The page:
Years ago -- in 2007 to be exact -- I read and reviewed Peter Carey's Booker-winning Oscar and Lucinda. I absolutely loved it, and have been meaning ever since to read another of Carey's many novels. I did try his other Booker-winning True History of the Kelly Gang, but couldn't get past the dialect (or "dazzling act of ventriloquism" as the blurb calls it). Anyway, I finally made it, listening to this as an audiobook, which took a very very long time. This was partly due to the fact that it is a very long book, but also partly because it took me a while to get engaged with it.
Parrot and Olivier in America is a book in two halves, or rather it is narrated alternately by the two protagonists. They are Olivier-Jean-Baptiste de Clarel de Barfleur de Garmont, a French aristocrat born in 1805, and John Larrit, nicknamed Parrot, a sometime engraver and son of a printer, who is 24 years older. These two could not be more different in every possible way, from their social status to their life experiences, and yet, by a series of complicated coincidences, they end up travelling together to America, with Parrot acting as secretary to Olivier, though actually paid to spy on him by his mother's lover.
It's hardly surprising that initially, and for quite a long time, the two men dislike each other intensely. Olivier, a sickly, cossetted child, has grown into an effete, snobbish young man whose knowledge of the real world is more or less zero. Parrot, on the other hand, could scarcely have had a fuller life. It was the descriptions of his early childhood that really drew me into the novel -- roaming the English countryside with his loving, free-thinking father, living and working at a firm of printers who turned out to be secret forgers, being saved from almost certain death by the one-armed counter-revolutionary Marquis de Tilbot, ending up on a convict ship headed for Australia, and much more besides. But both men are changed by their experiences in the new world, and by the end they have come to respect, perhaps even love, each other.
But that's really to over-simplify. Of the two it is Olivier who has the most learning to do, and he does it partly by means of the job he has been sent over to carry out -- to write an account of the prison system in America. This brings him into contact with many of the top men in the country -- brash, uncouth, very different from anyone Olivier has ever met before, but men who he comes in some ways to appreciate for what they are. Chief among these is Mr Godefroy, who takes Olivier under his wing and shows him round the country, and with whose daughter, the beautiful, liberated Amelia, Olivier falls desperately in love. But Parrot, too, after many a challenging adventure, really comes to his own in the end, forging a life and a career for himself that would have been impossible anywhere else in the world.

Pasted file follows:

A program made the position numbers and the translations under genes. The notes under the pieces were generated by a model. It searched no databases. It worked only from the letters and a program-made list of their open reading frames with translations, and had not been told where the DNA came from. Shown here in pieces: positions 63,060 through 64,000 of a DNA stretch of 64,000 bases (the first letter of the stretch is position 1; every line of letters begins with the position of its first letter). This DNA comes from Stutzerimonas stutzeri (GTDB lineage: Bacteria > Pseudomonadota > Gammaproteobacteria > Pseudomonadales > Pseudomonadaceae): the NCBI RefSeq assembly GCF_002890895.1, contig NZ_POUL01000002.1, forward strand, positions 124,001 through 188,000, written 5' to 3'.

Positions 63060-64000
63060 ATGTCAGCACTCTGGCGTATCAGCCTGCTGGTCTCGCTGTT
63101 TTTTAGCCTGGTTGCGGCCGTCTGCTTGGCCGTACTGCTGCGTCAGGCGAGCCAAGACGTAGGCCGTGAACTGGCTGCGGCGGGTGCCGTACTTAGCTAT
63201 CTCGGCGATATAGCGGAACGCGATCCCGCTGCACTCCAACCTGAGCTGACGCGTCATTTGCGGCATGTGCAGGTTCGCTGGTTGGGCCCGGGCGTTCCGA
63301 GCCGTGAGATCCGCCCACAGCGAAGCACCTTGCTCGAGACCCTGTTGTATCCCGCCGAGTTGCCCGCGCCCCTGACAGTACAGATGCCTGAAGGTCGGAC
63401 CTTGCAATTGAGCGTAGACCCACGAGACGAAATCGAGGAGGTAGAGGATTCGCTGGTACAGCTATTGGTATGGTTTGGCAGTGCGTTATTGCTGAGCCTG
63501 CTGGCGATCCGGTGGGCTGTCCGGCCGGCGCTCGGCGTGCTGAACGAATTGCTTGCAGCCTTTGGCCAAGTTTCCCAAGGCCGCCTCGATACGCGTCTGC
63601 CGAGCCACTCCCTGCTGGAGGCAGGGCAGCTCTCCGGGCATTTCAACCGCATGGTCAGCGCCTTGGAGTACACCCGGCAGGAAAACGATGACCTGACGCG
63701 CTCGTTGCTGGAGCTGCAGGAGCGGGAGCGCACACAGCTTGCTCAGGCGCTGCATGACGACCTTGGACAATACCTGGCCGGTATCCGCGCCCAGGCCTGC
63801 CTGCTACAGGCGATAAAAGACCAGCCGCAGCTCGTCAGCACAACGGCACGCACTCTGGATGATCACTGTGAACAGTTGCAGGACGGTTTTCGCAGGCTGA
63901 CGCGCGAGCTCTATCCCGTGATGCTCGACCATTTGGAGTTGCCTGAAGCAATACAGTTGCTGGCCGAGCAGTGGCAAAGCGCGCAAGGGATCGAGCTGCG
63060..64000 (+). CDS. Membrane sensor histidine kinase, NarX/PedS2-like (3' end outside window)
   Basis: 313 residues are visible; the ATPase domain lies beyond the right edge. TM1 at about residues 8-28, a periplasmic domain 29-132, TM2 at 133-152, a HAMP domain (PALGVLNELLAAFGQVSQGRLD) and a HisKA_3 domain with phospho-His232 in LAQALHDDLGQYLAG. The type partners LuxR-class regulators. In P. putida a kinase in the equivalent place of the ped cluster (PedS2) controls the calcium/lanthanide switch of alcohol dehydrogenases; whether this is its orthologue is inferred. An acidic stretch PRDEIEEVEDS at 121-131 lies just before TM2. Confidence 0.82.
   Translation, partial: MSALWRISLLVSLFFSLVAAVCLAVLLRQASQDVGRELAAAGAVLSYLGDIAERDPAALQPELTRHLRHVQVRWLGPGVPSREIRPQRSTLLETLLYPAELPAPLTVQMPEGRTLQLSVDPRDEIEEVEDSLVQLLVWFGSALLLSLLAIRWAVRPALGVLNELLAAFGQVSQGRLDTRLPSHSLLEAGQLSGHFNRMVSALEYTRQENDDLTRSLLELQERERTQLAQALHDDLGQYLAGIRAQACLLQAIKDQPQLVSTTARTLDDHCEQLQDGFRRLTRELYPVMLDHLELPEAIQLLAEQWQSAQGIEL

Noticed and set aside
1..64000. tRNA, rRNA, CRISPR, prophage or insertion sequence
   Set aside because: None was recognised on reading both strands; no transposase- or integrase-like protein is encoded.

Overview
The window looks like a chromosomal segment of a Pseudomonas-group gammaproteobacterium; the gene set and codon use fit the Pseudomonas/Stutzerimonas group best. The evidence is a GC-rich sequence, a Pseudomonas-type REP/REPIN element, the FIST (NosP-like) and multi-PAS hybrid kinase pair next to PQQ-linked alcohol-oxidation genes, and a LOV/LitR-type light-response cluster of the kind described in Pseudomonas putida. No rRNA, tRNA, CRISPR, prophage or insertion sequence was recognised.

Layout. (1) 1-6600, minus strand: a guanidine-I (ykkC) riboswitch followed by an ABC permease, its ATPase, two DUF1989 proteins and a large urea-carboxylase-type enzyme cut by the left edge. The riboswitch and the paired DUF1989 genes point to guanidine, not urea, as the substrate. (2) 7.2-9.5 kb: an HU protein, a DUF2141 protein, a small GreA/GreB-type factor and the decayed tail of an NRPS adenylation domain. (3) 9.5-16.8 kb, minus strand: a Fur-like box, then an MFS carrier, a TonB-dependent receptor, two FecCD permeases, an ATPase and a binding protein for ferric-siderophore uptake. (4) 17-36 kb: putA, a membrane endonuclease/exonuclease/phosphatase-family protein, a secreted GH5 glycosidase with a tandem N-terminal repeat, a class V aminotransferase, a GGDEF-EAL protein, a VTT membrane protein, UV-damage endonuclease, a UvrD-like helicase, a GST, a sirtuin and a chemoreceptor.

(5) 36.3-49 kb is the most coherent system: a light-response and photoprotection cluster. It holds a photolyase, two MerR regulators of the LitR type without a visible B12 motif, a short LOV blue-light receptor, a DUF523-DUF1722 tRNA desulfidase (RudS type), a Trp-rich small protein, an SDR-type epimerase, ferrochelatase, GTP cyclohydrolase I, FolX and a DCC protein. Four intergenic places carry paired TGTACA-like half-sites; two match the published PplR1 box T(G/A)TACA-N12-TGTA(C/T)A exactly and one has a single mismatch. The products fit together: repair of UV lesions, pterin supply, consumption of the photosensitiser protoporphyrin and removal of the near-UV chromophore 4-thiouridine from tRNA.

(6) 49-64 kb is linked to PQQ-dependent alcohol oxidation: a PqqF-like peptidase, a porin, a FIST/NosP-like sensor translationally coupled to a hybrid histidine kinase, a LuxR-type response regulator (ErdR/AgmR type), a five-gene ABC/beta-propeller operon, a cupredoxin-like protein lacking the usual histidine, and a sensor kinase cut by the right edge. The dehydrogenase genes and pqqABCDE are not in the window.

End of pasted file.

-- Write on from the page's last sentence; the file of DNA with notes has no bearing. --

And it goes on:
The novel is full of historical references, the most obvious of which is that Olivier is based quite closely on Alexis de Tocqueville, a French nobleman who did travel to America and did write a book about it. But there's also an allusion to the great engraver Audubon, whose famous book of American Birds is here engraved and published by Parrot's friend and employer, the ex-forger Mr Watkins, and probably lots more that I missed. I didn't find out about de Tocqueville till very late in the day, and frankly when I did it didn't matter to me in the least. Similarly, I've seen the accounts of Parrot's history being described as Dickensian. Well, who cares if they are. The book is a wonderful mish-mash of many disparate elements, and where they originated is not important. What has emerged is the product of Carey's wonderfully vivid and wide-ranging imagination, and it is not only enormous in its size but also enormous in its ability to give all kinds of pleasure, or I found it so, anyway. It's often very funny, especially when, as often, we see the same events described by both protagonists, who see things in very different ways. It's touching to see these two men gradually coming to a better understanding of each other, and very entertaining to get a glimpse of early 19th-century New York, where pigs run wild and cause havoc on Broadway, Times Square is essentially a sea of mud, and Harlem, where Parrot and his beautiful painter wife end up living, a small country village. The writing is wonderfully colourful and full of great descriptions -- a bunch of old ladies sitting in a dark parlour, "wetting their hairy chins with stout", sailors clinging to the rigging of a ship "like soft fruit in a storm". It's thought-provoking, and informative. What more could you want?
I'm not in a position to say where, on a scale of Carey's books, this one would fall. But as you can tell, I loved it and will read certainly be reading Carey again soon. Any suggestions?